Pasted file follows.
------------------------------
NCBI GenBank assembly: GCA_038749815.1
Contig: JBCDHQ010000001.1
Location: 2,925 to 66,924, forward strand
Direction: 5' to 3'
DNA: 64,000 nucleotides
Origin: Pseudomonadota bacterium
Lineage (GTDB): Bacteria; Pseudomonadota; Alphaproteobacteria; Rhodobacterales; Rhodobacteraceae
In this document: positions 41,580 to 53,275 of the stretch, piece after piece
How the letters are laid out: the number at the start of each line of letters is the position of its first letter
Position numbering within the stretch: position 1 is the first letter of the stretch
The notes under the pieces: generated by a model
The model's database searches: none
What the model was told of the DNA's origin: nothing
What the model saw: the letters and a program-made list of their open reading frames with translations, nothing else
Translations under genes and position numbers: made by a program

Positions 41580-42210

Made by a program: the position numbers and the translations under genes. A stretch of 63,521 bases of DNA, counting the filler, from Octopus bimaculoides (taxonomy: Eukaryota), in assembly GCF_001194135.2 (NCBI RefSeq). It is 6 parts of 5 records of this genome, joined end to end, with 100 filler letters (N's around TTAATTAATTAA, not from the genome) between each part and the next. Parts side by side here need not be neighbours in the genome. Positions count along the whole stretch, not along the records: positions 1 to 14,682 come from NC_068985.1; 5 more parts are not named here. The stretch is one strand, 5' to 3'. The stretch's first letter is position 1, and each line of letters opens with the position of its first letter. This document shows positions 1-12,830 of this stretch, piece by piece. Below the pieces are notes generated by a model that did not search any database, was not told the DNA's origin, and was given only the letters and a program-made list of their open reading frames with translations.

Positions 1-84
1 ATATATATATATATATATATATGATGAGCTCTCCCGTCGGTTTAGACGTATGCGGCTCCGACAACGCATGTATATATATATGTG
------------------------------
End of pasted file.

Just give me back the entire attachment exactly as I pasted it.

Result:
NCBI GenBank assembly: GCA_038749815.1
Contig: JBCDHQ010000001.1
Location: 2,925 to 66,924, forward strand
Direction: 5' to 3'
DNA: 64,000 nucleotides
Origin: Pseudomonadota bacterium
Lineage (GTDB): Bacteria; Pseudomonadota; Alphaproteobacteria; Rhodobacterales; Rhodobacteraceae
In this document: positions 41,580 to 53,275 of the stretch, piece after piece
How the letters are laid out: the number at the start of each line of letters is the position of its first letter
Position numbering within the stretch: position 1 is the first letter of the stretch
The notes under the pieces: generated by a model
The model's database searches: none
What the model was told of the DNA's origin: nothing
What the model saw: the letters and a program-made list of their open reading frames with translations, nothing else
Translations under genes and position numbers: made by a program

Positions 41580-42210

Made by a program: the position numbers and the translations under genes. A stretch of 63,521 bases of DNA, counting the filler, from Octopus bimaculoides (taxonomy: Eukaryota), in assembly GCF_001194135.2 (NCBI RefSeq). It is 6 parts of 5 records of this genome, joined end to end, with 100 filler letters (N's around TTAATTAATTAA, not from the genome) between each part and the next. Parts side by side here need not be neighbours in the genome. Positions count along the whole stretch, not along the records: positions 1 to 14,682 come from NC_068985.1; 5 more parts are not named here. The stretch is one strand, 5' to 3'. The stretch's first letter is position 1, and each line of letters opens with the position of its first letter. This document shows positions 1-12,830 of this stretch, piece by piece. Below the pieces are notes generated by a model that did not search any database, was not told the DNA's origin, and was given only the letters and a program-made list of their open reading frames with translations.

Positions 1-84
1 ATATATATATATATATATATATGATGAGCTCTCCCGTCGGTTTAGACGTATGCGGCTCCGACAACGCATGTATATATATATGTG